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From Ralph Goers <rgo...@apache.org>
Subject Re: Track passwords internally as char[] instead of String
Date Fri, 23 Aug 2013 04:47:48 GMT
The plugin would be similar to the secretkeyprovider in the flume Appender. In this case it
would decode the password.  The user would provide the actual decoder implementation so that
they can use any scheme they want for encoding/decoding.

Ralph

On Aug 22, 2013, at 9:26 PM, Gary Gregory <garydgregory@gmail.com> wrote:

> On Fri, Aug 23, 2013 at 12:10 AM, Ralph Goers <rgoers@apache.org> wrote:
>> I worked in an environment like Kurt's. passwords simply were not allowed in clear
text in config files.  I still think a plugin is the right way to handle that.
> 
> What would the plugin do?
> 
> Gary
>  
>> 
>> Ralph
>> 
>> On Aug 22, 2013, at 11:55 AM, Nick Williams <nicholas@nicholaswilliams.net>
wrote:
>> 
>>> This is what file permissions are for. The file should be protected so that only
those who are authorized may view it. For example, on a Linux machine it may be 0400 where
the user is the account that the application runs under. Then only the application and root
can view the file.
>>> 
>>> N
>>> 
>>> On Aug 22, 2013, at 1:32 PM, Kurt Lehrke wrote:
>>> 
>>>> I believe there’s a small oversight in the idea that if someone has access
to your box, that it’s game over.
>>>>  
>>>> Think about a situation where a company may have a box with administrators
and users.   They may still want levels of security.  For example, say you have a JDBCAppender
that has a user name and password in their log4j2 configuration.   The administrator may have
access to their application and the database, but a user may only need access to the box.
 Therefore, having the user name and password hashed in the configuration file would ensure
that a user (non admin) on the system can’t get to the database.   This is an interesting
challenge since the password hash would have to be a symmetric algorithm.  It’s still merely
only a light level of security since anyone with bad intent could still figure out the decryption
by looking at the encryption algorithm.
>>>>  
>>>> In my experience (supply chain development), some companies are pretty strict
on having any password left in plain text, even if it is just for logging.
>>>>  
>>>> Just a thought.
>>>>  
>>>> Thanks,
>>>> Kurt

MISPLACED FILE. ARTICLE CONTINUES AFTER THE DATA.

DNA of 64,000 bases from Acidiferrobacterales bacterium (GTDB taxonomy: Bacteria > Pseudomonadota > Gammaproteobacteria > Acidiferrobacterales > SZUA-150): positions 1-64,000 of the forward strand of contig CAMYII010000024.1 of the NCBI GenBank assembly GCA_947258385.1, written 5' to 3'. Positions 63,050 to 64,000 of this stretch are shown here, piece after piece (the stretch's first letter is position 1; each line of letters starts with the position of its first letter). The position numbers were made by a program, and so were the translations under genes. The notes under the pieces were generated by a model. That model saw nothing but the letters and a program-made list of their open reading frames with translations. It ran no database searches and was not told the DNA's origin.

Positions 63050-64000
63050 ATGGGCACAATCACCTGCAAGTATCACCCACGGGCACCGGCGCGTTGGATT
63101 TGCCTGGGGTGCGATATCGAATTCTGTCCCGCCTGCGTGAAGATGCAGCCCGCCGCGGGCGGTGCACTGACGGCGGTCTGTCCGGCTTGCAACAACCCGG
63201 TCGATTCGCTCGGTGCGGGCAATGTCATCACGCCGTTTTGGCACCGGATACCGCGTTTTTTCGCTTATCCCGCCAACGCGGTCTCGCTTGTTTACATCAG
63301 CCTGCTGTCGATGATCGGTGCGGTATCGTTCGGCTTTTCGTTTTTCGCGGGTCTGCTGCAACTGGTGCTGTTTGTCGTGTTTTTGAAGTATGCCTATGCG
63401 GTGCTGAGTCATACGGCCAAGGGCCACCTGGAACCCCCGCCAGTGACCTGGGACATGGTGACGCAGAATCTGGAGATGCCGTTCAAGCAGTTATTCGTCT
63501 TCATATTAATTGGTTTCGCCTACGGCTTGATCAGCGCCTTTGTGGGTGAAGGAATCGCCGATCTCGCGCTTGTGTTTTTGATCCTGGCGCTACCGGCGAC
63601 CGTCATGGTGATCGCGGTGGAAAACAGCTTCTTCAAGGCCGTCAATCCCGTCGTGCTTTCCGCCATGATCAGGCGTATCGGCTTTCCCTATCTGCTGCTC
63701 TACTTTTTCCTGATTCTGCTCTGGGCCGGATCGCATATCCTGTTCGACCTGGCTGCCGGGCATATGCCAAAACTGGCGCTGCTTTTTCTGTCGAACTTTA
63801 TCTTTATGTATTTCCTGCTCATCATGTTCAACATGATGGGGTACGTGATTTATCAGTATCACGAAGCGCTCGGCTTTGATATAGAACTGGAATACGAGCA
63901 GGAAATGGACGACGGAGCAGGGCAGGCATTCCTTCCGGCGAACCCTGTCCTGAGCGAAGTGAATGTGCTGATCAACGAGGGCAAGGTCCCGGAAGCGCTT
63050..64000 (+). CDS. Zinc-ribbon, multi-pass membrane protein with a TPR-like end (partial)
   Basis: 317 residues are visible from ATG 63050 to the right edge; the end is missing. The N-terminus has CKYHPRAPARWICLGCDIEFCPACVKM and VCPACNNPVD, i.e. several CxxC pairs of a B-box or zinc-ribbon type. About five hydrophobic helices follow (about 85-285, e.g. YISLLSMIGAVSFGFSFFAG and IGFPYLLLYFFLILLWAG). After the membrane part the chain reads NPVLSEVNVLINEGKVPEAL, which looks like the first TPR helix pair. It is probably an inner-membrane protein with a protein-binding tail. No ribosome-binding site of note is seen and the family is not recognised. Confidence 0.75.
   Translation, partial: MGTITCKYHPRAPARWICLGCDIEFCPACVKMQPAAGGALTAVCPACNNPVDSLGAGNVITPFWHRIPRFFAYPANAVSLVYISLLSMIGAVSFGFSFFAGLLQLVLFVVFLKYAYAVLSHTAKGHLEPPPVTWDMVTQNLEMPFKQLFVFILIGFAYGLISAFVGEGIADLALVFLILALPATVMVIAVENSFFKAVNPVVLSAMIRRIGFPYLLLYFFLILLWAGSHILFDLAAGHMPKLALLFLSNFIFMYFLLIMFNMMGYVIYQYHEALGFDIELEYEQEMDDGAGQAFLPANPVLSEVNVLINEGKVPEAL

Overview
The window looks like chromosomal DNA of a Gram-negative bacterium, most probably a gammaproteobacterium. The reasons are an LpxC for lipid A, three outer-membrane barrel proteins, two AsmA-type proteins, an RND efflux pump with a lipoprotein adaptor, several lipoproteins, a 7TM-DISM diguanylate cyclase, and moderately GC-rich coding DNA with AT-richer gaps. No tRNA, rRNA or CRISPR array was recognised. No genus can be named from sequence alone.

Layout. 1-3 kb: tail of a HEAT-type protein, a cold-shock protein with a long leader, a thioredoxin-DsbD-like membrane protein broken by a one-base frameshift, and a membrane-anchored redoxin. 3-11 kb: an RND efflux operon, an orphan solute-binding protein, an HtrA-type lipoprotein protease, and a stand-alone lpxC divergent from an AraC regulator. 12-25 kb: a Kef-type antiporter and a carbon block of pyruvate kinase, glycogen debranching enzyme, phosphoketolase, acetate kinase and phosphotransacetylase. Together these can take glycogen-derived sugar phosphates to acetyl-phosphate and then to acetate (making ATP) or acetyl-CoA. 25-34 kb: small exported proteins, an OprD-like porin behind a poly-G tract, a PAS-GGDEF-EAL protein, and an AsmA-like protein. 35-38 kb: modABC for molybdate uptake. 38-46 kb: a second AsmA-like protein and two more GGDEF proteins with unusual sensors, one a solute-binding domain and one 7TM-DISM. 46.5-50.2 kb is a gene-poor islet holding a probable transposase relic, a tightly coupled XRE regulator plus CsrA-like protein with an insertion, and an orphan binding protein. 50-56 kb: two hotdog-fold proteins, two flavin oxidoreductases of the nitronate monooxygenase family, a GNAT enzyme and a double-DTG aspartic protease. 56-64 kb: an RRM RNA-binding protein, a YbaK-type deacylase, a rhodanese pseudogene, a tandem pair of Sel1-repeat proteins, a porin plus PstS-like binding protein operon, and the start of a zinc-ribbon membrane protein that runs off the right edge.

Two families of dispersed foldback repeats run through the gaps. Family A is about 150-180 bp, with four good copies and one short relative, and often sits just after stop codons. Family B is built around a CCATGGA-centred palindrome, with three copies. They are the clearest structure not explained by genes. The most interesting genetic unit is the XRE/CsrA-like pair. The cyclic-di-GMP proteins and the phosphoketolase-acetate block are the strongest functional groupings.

>>>>  
>>>>  
>>>> From: Nick Williams [mailto:nicholas@nicholaswilliams.net] 
>>>> Sent: Thursday, August 22, 2013 11:18 AM
>>>> To: Log4J Developers List
>>>> Subject: Re: Track passwords internally as char[] instead of String
>>>>  
>>>> I believe it's sufficient to simply *make sure* our code doesn't let these
passwords from the configuration get into logs. I don't see it as necessary to add special
password support, IMO. But I could be missing something.
>>>>  
>>>> N
>>>>  
>>>> On Aug 22, 2013, at 6:28 AM, Gary Gregory wrote:
>>>> 
>>>> 
>>>> On Mon, Aug 19, 2013 at 12:38 PM, Nick Williams <nicholas@nicholaswilliams.net>
wrote:
>>>> This discussion comes up on the Tomcat mailing list at least every few months,
and it always ends the same way.
>>>>  
>>>> The passwords are in a configuration file. That configuration file lives
with the application. So, for example, if the application is a web app the configuration file
lives on the web app server or a server it has access to. Either way, if a hacker gets a hold
of that configuration file, it's because they've breached your firewall/server protection
systems and it's game over anyway.
>>>>  
>>>> There's really no use in making efforts to protect passwords in these configuration
files. Any effort to do so just adds a _false_ sense of security, which is more dangerous
than no security at all.
>>>>  
>>>> My concern is more in the other direction. When secrets are in String objects,
they end up as plain text in log files or any kind of dump (if Strings are dumped with toString()).
At work, we get different kinds of logs from users where the user has painstakingly blanked
out certain data. Using char[] avoids saying giving in plain text your secrets when they are
in Strings. In the case of Log4j2, this may never happen as the code stands now (do we have
passwords in toString()s?)...
>>>> 
>>>> Gary